‘The Purge’ is Entertaining What-If Escapism

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HollywoodChicago.com Oscarman rating: 3.5/5.0
Rating: 3.5/5.0

CHICAGO – A vast majority of James DeMonaco’s “The Purge” makes absolutely no sense. It is the kind of what-if thriller that demands that the viewer put on blinders, suspend disbelief, and not pull at the plot threads left dangling or risk tearing the whole thing apart. It’s totally nonsense. And yet it knows that it’s mostly illogical, embracing its ridiculousness to just the right degree that becomes escapist entertainment if you’re willing not to take it too seriously. Strong performances, a clever set-up, well-executed interior-shot action, and just enough goofy thematic exploration to throw ideas at you without asking you to take a single damn one of them as serious subject matter – it’s tense, crazy, and gloriously stupid. And I mean that as a compliment.

The set-up is meant to grab you with its batshit ridiculousness from the beginning – In the future, there will be one night a year, for twelve hours, when all crime is legal. Not only is “The Purge” designed to allow people to expel all those violent urges that pile up from day to day but it’s also a timely chance for the haves to get rid of the have-nots who clutter their streets. The cultural implication that the rich not only want homeless people to leave their front step but take a machete to the head is so ridiculous in theory that I truly think that anyone who thought this kind of comic book what-if could be turned into an honest exploration of violence in America in ANYONE’S hands is fooling him or herself. It’s designed to be over-the-top and that’s exactly what James DeMonaco’s script is as it playfully exaggerates the fears of Middle America from minorities to teenage boys and does so in the guise of a well-made thriller.

The Purge
The Purge
Photo credit: Universal Pictures

James Sandin (Ethan Hawke) has it all together. He has a beautiful wife named Mary (Lena Headey), sweet daughter named Zoey (Adelaide Kane), and thoughtful son named Charlie (Max Burkholder). He’s also made a fortune on The Purge by selling his neighbors top-notch security systems. He may not believe in actually hitting the streets with weaponry but he’s made his family happy and safe essentially on the bloody bodies of others. As the Sandin family prepares for the lockdown that comes for all who can afford it on the night of the Purge, the first crack in what is about to become the worst night of their lives surfaces in the form of Zoey’s boyfriend. He stays in the Sandin home after the metal shutters go down and begins what becomes an unpredictable night for our futuristic nuclear family.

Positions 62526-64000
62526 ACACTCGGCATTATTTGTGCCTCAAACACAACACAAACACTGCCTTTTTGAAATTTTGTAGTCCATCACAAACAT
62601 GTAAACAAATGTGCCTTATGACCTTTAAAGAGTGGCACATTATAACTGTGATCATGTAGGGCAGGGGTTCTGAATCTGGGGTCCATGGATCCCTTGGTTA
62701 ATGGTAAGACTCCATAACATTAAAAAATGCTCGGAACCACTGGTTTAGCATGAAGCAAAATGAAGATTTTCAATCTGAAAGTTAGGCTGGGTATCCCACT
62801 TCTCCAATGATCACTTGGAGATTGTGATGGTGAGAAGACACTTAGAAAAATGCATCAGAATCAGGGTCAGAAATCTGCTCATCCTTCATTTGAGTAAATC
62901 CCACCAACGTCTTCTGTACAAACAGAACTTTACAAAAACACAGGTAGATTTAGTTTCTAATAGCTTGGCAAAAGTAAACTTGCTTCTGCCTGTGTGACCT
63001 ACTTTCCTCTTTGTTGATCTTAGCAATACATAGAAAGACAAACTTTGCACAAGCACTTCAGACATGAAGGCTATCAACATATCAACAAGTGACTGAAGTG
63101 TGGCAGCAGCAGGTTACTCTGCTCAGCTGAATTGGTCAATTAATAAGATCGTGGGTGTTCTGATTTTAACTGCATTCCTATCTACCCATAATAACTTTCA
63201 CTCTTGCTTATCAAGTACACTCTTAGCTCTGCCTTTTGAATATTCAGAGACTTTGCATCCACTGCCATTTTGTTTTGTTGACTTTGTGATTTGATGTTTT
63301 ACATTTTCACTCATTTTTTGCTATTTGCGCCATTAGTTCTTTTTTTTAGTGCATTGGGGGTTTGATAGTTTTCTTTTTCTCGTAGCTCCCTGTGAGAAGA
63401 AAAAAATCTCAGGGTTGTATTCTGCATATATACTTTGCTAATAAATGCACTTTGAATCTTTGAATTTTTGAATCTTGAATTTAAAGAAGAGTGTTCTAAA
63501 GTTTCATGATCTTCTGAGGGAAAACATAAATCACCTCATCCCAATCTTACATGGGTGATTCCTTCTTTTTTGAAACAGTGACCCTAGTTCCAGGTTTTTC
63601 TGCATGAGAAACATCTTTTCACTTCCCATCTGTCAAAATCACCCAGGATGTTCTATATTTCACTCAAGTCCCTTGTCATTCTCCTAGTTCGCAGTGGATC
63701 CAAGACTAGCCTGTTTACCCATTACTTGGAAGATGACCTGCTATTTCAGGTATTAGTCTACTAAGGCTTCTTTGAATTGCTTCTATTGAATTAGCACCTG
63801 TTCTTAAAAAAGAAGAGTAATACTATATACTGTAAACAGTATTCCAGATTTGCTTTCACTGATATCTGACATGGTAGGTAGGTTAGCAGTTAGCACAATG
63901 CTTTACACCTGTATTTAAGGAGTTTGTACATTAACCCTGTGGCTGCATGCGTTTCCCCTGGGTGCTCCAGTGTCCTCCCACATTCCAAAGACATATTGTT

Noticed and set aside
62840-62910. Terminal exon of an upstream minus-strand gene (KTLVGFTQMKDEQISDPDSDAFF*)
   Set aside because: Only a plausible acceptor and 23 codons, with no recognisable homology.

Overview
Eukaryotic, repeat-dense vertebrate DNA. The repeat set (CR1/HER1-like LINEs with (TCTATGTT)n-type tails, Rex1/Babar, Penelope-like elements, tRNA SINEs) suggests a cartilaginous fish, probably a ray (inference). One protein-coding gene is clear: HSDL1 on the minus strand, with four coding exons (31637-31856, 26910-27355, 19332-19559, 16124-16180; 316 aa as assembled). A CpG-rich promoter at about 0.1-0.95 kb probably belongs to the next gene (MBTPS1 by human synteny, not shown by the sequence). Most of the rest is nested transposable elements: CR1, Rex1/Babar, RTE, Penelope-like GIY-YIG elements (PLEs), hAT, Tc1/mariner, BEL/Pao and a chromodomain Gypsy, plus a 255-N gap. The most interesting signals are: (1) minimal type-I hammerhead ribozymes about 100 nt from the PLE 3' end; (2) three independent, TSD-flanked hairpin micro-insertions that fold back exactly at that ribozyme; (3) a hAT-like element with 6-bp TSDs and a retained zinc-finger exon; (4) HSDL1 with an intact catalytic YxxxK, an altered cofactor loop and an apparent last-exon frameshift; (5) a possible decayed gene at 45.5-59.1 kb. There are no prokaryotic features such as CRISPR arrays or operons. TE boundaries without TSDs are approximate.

Things go really from bad to worse when Charlie spots a bloodied man on their street through his family’s security cameras. He’s begging for help. Charlie opens the front door and lets him in. Then those who were chasing him, led by a creepy Rhys Wakefield, get to the Sandin’s doorstep and order them to let him out. Or they’re coming in.

“The Purge” has an old-fashioned, simple set-up (all Blumhouse Films, the producers of “Insidious,” “Paranormal Activity” do) in that it’s one set and has a limited cast. With such over-complication in the thriller genre with twist upon twist, I found the very setting of “The Purge” more effective than most of this film’s peers. I felt the claustrophobia of the Sandin household and DeMonaco knows how to use the limited tools he has within it for tension, whether it’s playing with views from the internal cameras or the dark hallways with someone nefarious lurking behind one of our heroes. The final act of “The Purge” loses its way with one twist too many but the middle act in which the Sandins are divided and fighting for their lives works on a purely genre level.

The Purge
The Purge
Photo credit: Universal Pictures

Performances are pretty good throughout as Hawke can more than carry this kind of piece and I hope Headey turns her “Game of Thrones” fame into more roles. Wakefield makes a solid villain with his Joker-esque smile hiding true insanity. The suggestion that the most terrifying bad guy of the future could be the over-privileged, spoiled, high-on-testosterone preppie is one that made me smile. Honestly, when I see a gaggle of them in Starbucks, I get a little squeamish.

“The Purge” is undeniably flawed. Like I said, one twist too many for sure, and the script leaves some elements hanging while overemphasizing others. And the minute you start asking questions (like what exactly was the plan of character A when he brought a gun downstairs?) the whole thing falls apart. Don’t ask questions. When those what-if episodes of old anthology series like “Amazing Stories” or “Tales From the Crypt” pop up, you go with the goofy concept and just enjoy the ride. Consider “The Purge” the movie equivalent.

“The Purge” stars Ethan Hawke, Lena Headye, Max Burkholder, Adelaide Kane, and Rhys Wakefield. It was written and directed by James DeMonaco. It opens on Friday, June 7, 2013, and is rated R.

HollywoodChicago.com content director Brian Tallerico

By BRIAN TALLERICO
Content Director
HollywoodChicago.com
brian@hollywoodchicago.com

trimgirl's picture

want to see

I sooo want to see this movie

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